Wednesday, February 9, 2011

In the Heat of the Night

Norman Jewison, 1967 (8.4*)
Best Picture (AA)

Though a little dated looking now, when this was released in the 60's the country was involved in race riots, student anti-war demonstrations, and there were many in the country fighting hard against racial prejudice in the courts and in the streets. So this film that deals with racial prejudice in a small Mississippi town was a timely political statement that was rewarded with the Oscar® for best picture, best director for Jewison, and Rod Steiger for best actor as a beer-bellied gum-smacking redneck sheriff.

The story is actually a homicide mystery. Sidney Poitier is a police detective from Philadelphia ("they call me Mister Tibbs!") who happens to be waiting at the train station when a body is found murdered in a small Mississippi town, so he is picked up as a usual racially-motivated suspect. When it turns out that he's a police detective with far more homicide experience than the law enforcement in this sleepy burg, he decides to lend his expertise so no other innocent people get swept up by this over-zealous and extremely reactive sheriff, who has little knowledge of forensic science.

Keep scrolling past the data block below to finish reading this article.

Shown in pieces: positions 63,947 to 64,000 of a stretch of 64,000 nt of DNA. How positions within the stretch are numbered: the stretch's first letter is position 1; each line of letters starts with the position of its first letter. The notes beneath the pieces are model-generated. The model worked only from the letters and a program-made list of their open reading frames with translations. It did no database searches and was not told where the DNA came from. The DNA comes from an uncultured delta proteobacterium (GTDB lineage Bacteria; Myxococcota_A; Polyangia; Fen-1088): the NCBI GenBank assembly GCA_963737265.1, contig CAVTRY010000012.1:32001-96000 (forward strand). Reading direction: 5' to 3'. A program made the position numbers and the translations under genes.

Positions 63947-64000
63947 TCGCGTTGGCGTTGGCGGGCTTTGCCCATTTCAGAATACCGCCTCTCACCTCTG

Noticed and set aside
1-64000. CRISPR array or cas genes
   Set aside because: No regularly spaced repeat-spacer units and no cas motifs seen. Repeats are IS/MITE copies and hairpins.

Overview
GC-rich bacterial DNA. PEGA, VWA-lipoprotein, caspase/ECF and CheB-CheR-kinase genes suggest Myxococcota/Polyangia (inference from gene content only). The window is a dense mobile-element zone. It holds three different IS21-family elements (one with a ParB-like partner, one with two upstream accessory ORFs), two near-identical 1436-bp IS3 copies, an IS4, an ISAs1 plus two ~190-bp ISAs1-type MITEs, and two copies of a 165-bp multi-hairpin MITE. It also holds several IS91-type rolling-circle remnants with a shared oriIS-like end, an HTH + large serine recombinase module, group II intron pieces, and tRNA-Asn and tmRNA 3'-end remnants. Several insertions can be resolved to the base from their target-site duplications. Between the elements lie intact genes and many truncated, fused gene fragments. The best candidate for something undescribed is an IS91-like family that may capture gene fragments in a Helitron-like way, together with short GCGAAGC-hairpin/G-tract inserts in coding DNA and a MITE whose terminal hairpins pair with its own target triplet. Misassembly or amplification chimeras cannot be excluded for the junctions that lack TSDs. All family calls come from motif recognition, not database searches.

At the time there was buzz about Poitier's character slapping a white man back who slaps him first; nowdays it just seems like a natural response. Also, Steiger's performance now seems more like a caricature than subtle acting warranting an Oscar, while Poitier's performance was actually the more artful one in the film. Still, the story works as a police procedural and mystery if you can get around all the more than obvious political statements and stereotyping about racism in the south.

The film won 17 awards overall, including five Oscars


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These are the individual film reviews of what I'm considering the best 1000 dvds available, whether they are films, miniseries, or live concerts. Rather than rush out all 1000 at once, I'm doing them over time to allow inclusion of new releases - in fact, 2008 has the most of any year so far, 30 titles in all; that was a very good year for films, one of the best ever.

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